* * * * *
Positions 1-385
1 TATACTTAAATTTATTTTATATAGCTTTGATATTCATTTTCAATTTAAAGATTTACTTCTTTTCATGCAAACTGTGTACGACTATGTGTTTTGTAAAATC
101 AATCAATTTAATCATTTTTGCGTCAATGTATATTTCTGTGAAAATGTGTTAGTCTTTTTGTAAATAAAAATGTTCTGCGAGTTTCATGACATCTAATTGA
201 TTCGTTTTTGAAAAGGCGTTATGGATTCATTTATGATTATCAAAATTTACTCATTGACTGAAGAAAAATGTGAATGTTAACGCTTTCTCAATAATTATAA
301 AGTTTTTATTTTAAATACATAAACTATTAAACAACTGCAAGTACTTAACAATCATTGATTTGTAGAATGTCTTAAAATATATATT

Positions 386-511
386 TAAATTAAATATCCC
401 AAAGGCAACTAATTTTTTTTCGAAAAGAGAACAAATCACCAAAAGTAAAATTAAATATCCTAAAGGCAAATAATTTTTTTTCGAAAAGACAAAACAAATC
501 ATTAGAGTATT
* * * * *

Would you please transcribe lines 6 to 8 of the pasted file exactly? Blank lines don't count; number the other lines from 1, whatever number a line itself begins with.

Positions 386-511
386 TAAATTAAATATCCC
401 AAAGGCAACTAATTTTTTTTCGAAAAGAGAACAAATCACCAAAAGTAAAATTAAATATCCTAAAGGCAAATAATTTTTTTTCGAAAAGACAAAACAAATC